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Is a single exchange year in MIT worth the bother?

  1. Jul 29, 2014 #1
    Hi, I'm studying engineering physics in Europe (3rd year currently).

    I'll be studying in a foreign country next year, but I am unsure as to where I should go. I have good enough academics to get into MIT (and probably the other ivy leagues), but I'm not from a well-off financial background. Even after scholarships and government support, I'll have to pay roughly ~25,000$ in tuition for just one year. Expensive considering it's free to study in much of Europe.

    As far as I can see, MIT is just a name and there's little academic reason to prefer it over top European technical schools. However it's a damn well known name, so I suspect one could build decent contacts there and it doesn't hurt to have it on a CV. Also I've never been in the US and am curious.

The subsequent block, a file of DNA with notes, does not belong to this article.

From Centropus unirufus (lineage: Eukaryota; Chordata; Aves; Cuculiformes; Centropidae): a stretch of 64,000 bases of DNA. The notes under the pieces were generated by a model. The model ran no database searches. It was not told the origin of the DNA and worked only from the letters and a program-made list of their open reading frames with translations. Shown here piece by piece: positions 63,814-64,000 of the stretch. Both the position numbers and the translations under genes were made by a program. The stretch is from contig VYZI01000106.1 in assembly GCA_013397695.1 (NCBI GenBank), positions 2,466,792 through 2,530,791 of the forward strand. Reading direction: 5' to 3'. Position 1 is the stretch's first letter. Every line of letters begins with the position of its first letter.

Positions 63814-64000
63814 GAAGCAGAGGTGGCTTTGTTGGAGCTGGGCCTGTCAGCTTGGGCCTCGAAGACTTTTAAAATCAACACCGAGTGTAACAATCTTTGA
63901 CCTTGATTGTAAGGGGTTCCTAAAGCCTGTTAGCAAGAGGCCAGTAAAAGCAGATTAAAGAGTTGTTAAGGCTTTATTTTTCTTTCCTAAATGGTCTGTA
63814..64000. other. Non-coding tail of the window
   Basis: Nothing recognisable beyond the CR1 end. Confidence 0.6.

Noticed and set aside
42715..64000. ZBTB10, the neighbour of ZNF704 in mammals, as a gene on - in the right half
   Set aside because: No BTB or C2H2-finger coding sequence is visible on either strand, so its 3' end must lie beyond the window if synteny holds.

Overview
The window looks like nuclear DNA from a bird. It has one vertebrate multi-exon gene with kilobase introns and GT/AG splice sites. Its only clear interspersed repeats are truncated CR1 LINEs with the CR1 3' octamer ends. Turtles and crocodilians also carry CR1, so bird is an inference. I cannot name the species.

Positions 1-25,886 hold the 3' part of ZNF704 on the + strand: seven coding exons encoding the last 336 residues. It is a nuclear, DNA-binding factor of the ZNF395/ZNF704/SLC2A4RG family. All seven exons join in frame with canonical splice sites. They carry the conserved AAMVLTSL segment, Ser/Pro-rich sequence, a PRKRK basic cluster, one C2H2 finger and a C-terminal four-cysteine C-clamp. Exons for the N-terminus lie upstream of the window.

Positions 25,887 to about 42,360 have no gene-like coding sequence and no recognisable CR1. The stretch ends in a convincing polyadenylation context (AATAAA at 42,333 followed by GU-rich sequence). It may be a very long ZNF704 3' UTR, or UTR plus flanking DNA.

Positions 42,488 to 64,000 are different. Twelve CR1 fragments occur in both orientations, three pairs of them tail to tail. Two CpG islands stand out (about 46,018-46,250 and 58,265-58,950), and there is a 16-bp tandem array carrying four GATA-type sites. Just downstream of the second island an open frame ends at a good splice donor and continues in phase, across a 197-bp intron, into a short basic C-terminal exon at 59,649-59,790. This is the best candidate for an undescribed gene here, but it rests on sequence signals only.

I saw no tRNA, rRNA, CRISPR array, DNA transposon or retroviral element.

So do you guys think it'd be worth it? And are there perhaps better alternatives for exchange students?
     
    Last edited: Jul 29, 2014
  2. jcsd
  3. Jul 29, 2014 #2

    jedishrfu

    Staff: Mentor

    A rose by any other name is still a rose, but MIT is known the same everywhere you care to be...
     
  4. Jul 29, 2014 #3
    I have worked with and for MIT graduates, I have BE-EE from a good state uni. At MIT you will be surrounded by really some of the best minds, the students are a different group, and the Professors are all the best. IMO - it is the people that really make MIT unique. -- if it we not for the financial burden I would say Go!

    To go from the States it is 50-60K... in state public uni in the US is about $25K
     
  5. Jul 29, 2014 #4
    I wouldn't pay $25k for a year. There are other good physics schools that may not be as much. Are there restrictions in where you can go?
     
  6. Jul 29, 2014 #5
    Thanks for the input guys. I can naturally study where I please, but I'd prefer to experience the US. Either that or Germany I guess as I know a bit German and Russian fluently (so I could for instance get a job in a German firm doing business in Russia).

    Yeah sorry I misspoke. The tuition is indeed higher than 25k, but much of it is covered by external grants on my behalf. I meant that I will spend 25k of my own money on tuition.